Paperback Least durable.
Kivar Slightly more durable than paperback. Paperback cover with plastic coating.
Hardcover Will last up to three years with the typical child or teen.
Simulated Leather Also known as imitation leather, leatherflex, leatherlike, or leather look, slightly more durable than hardcover.

Bonded Leather
Made from real leather pieces that are bonded together with latex. The finished product looks as if it were cut from a single piece of leather. Not as durable as genuine leather.
Leather Various types and grades of leather are available. The type of leather used will determine the cost. Leather Bibles are the most durable of all bindings.

Bibles come in single, double, and triple column layouts. If you’re planning to use the Bible to read through in a year, you may want a single column layout that reads more like a book. Some Bibles include references in a center column while others place them at the foot of the page. Red-letter versions place the words of Christ in red text. Some have wide margins to allow you to take notes in your Bible.

Most American homes have a number of Bibles that sit on their bookshelves unused. Don’t let your next Bible purchase end up sitting on your shelf collecting dust. With a little thought and some time spent shopping, you can find the Bible that will fit your needs perfectly.

Bible Translation Description Reading Level
Amplified Bible cross between formal equivalent and paraphrase – expanded words are bracketed. n/a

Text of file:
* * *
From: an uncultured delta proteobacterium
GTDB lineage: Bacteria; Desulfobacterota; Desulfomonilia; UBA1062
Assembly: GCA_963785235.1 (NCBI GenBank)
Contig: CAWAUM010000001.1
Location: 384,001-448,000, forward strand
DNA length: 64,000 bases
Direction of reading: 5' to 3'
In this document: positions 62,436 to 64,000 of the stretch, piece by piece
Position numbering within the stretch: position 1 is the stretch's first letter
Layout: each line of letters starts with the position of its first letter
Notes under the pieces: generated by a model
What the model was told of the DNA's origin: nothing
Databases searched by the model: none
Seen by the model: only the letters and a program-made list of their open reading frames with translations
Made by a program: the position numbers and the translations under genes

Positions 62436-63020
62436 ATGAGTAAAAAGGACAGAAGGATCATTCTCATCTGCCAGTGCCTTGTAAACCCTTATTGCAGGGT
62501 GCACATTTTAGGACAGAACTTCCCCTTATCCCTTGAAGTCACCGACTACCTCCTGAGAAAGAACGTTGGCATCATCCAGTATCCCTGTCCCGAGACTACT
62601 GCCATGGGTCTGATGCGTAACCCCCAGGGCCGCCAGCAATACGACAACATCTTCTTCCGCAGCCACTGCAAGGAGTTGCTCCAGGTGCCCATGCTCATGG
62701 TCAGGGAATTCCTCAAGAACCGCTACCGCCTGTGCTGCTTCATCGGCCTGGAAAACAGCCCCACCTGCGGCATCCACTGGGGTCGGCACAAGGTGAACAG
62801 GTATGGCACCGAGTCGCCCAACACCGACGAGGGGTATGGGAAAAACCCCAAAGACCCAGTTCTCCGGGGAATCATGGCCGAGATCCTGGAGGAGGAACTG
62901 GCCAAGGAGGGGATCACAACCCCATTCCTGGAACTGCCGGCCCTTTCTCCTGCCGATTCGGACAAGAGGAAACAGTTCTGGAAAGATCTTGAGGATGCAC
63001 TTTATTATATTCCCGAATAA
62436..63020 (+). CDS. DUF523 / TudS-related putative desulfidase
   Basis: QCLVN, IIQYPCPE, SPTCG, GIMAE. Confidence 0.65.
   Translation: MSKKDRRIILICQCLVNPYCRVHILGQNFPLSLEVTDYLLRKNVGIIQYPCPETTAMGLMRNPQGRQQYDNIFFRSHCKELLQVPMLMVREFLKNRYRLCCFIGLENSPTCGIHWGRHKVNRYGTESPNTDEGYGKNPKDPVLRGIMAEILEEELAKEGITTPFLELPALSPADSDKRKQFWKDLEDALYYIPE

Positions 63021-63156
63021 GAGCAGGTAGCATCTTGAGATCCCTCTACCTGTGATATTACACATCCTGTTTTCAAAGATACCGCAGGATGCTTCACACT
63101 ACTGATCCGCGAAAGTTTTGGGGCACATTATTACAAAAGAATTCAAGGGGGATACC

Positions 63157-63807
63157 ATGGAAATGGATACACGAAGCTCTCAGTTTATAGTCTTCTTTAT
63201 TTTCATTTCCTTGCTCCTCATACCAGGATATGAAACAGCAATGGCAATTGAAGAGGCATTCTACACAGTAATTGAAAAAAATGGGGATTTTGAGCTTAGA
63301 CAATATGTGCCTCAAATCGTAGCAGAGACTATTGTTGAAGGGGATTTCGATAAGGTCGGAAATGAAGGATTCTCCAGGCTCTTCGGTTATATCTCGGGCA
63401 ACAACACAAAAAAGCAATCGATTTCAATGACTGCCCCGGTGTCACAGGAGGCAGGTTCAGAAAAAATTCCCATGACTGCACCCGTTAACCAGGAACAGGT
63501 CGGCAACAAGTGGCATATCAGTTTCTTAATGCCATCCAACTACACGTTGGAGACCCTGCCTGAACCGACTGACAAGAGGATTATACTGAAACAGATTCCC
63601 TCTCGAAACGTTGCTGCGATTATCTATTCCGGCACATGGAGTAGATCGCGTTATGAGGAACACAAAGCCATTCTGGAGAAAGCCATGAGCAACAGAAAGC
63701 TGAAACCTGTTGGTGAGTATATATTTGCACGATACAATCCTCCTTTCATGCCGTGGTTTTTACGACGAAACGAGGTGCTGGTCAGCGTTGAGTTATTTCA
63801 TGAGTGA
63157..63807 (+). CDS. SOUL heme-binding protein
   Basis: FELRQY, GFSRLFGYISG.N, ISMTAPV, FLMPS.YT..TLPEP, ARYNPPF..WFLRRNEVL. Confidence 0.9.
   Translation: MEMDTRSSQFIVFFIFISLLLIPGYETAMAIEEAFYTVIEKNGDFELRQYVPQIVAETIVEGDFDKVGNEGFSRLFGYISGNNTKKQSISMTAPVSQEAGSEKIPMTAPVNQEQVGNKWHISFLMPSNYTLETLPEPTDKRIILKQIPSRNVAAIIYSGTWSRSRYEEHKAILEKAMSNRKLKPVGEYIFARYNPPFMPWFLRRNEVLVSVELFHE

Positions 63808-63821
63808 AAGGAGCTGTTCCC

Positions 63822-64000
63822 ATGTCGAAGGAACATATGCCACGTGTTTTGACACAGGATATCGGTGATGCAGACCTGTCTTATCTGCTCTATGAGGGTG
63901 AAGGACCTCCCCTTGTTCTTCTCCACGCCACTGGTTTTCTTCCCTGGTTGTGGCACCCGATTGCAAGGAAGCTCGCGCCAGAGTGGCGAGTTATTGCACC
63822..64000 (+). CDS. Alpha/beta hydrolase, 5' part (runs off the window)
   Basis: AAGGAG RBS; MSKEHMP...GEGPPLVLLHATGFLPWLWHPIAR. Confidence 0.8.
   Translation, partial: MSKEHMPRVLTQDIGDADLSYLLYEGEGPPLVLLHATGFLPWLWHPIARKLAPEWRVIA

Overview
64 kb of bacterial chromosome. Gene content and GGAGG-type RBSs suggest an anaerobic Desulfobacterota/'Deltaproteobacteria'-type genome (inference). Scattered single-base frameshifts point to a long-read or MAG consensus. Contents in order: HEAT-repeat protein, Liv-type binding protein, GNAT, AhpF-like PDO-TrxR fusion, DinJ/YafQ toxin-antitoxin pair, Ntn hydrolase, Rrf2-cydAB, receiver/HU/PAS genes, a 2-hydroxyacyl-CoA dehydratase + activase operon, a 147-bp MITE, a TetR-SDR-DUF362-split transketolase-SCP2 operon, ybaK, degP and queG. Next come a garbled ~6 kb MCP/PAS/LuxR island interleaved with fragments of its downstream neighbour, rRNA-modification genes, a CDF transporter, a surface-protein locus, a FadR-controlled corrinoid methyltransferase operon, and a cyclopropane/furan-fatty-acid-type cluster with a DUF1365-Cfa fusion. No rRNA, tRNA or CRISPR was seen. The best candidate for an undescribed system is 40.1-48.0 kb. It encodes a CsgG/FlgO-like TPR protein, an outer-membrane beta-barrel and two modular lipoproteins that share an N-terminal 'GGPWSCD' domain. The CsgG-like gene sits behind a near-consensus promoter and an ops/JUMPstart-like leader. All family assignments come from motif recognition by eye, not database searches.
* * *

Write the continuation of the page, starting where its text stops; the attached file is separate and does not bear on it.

Contemporary English Version CEV paraphrase 5.4
English Standard Version ESV formal equivalent 8.0
Good News Translation GNT
paraphrase 6.0
Holman Christian Standard Bible functional equivalent 7th – 8th grade
International Children’s Bible functional equivalent 3rd grade
King James Version KJV
formal equivalent 12.0
New American Bible formal equivalent 6.60
New American Standard Bible NASB formal equivalent 11.0
New Century Version
formal equivalent 3rd grade
New International Reader’s Version NirV functional equivalent 3.5
New International Version NIV functional equivalent 7.8
New Jerusalem Bible NJB
functional equivalent 7.4
New King James Version NKJV formal equivalent 8.5
New Living Translation NLT functional equivalent 6.3
New Revised Standard Version NRSV
functional equivalent 10.4
The Message paraphrase 4.8
Todays New International Version functional equivalent n/a
Updated New American Standard Bible NASBnew formal equivalent 11.0

For additional reading about Bible versions visit:

For information on various controversies surrounding Biblical translations:

Information for this article was obtained from the following

Copyright ©  2006 Beverly S. Krueger